Digital MarketingEmail MarketingTime To Slow Down

Time To Slow Down

It's a nasty ailment. It's deceptive, too. The worse you get it, the less you think you have it. Then one day, you wake up and realize what's happening. The ailment? Working too fast. There's a seductive appeal to writing at speed. It fits so nicely with the culture of the Internet. Email is such a 'light,' throw-away medium. Easy come, easy go. Trouble is, when emails from your site are written quickly, without sufficient thought and care, you miss a great opportunity.

It’s a nasty ailment.

It’s deceptive, too. The worse you get it, the less you think you have it.

Then one day, you wake up and realize what’s happening.

The ailment? Working too fast. In my particular case, writing too fast. Not these columns. Where I have the bug the worst is in writing emails for web sites. Announcement emails, sales emails, customer service emails.

There’s a seductive appeal to writing at speed. It fits so nicely with the culture of the Internet and ecommerce. Email is such a ‘light,’ throw-away medium.

Easy come, easy go.

Trouble is, when emails from your site are written quickly, without sufficient thought and care, you miss a great opportunity.

That opportunity may be to make a sale, start a relationship, or build some loyalty.

In addition, poorly written email leaves a nasty residue in the reader’s mind. Readers may not analyze your writing, line by line, but they’ll get a sense of a communication that is hurried and not very clear.

And hey, if you don’t care about what you’re writing, why should they?

Here are a couple of examples of what I mean.

First, the ‘bad’ example – with names changed to protect the writer, who may have been having a bad day, anyway. These are the first two paragraphs:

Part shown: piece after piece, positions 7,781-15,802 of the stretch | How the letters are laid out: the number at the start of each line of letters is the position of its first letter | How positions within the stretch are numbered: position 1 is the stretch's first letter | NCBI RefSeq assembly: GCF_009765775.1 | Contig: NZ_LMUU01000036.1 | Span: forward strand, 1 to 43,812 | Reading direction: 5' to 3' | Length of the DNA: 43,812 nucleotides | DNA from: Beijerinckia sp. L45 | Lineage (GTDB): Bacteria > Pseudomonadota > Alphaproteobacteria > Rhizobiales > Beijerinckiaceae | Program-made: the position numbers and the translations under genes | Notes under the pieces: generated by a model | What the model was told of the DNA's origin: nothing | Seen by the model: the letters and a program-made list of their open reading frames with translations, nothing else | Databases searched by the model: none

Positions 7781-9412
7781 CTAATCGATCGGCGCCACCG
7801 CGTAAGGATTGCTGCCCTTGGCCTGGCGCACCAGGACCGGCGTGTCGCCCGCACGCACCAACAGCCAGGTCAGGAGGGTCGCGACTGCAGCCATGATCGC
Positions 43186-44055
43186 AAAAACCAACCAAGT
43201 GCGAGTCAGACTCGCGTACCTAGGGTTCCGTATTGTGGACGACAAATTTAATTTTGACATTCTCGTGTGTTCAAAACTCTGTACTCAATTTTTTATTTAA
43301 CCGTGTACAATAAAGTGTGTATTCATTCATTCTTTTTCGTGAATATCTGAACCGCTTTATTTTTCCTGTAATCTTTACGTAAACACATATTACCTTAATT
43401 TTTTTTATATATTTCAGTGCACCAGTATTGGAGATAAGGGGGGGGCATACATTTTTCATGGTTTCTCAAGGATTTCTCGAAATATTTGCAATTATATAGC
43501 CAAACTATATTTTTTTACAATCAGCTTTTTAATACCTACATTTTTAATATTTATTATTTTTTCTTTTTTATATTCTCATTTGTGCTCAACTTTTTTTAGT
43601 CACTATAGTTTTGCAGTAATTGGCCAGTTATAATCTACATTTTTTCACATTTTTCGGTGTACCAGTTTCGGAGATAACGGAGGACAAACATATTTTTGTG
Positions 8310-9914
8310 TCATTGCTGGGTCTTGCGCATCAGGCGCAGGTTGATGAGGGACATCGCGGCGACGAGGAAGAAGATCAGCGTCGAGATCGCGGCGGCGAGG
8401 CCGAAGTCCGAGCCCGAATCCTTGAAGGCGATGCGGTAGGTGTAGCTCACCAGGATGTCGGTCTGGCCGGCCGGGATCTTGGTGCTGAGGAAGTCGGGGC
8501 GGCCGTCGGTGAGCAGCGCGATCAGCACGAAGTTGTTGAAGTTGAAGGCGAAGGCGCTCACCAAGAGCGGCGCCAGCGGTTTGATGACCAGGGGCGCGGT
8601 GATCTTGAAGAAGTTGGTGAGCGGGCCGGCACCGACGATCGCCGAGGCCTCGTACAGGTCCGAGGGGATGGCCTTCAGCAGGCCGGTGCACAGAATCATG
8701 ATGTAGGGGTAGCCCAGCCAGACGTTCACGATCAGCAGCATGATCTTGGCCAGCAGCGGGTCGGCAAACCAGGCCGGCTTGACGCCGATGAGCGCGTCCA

“Hello, sorry it’s been so long since you received your last issue of the ‘Anonymous’ Monthly Newsletter.

    Many things are new at ‘Anonymous’ Mall, and many things remain the same. The biggest change here is me, Cindy who many of you have come to know has chosen me to carry on the day to day operations of ‘ Anonymous’ allowing her to turn her attention to other matters. For this opportunity I am most appreciative.”

The email goes on to try to sell me something. But it never will. The writing and grammar are poor, and it just does nothing for me.

And now for the good example.

These are the first two paragraphs from an email that was sent to me by a reader and friend. Thanks, Laura.

    Dear Laura,

    “I love you.” “I miss you.” “Thank you.” “Happy Birthday.” “Congratulations!” No matter what you want to express, fresh flowers will make your message unforgettable. That’s why I’m very happy to bring you a better way to send flowers: MARTHASFLOWERS.

I think this is a wonderful opening paragraph – and the email just gets better and better after that.

Sure, there may have been a big difference in the writing skills of the two people who wrote these emails. But my guess is the biggest difference was the time spent on them.

How can I tell?

Because of my own nasty ailment. When I read this opening paragraph, I’m reminded of how long I used to spend writing just a few paragraphs.

In the old days of print writing, the timelines and deadlines were so much longer. We had more time in which to write.

I’d spend days writing and rewriting just a few paragraphs for an advertisement. I had a pride in the craft of writing and rewriting until every word in every line was just the way I wanted it.

Do I apply that kind of time and discipline to writing emails for web sites? I am sorry to say, No.

That’s a bad thing. And I’m going to have to change that.

But my guess is that I’m not alone in being seduced by the need for speed.

Trouble is, it’s not about vanity. It’s about writing to sell and get results. Better writing sells more.

So, unless I am alone with my ailment, it’s time we all spent a little more time to get things right.

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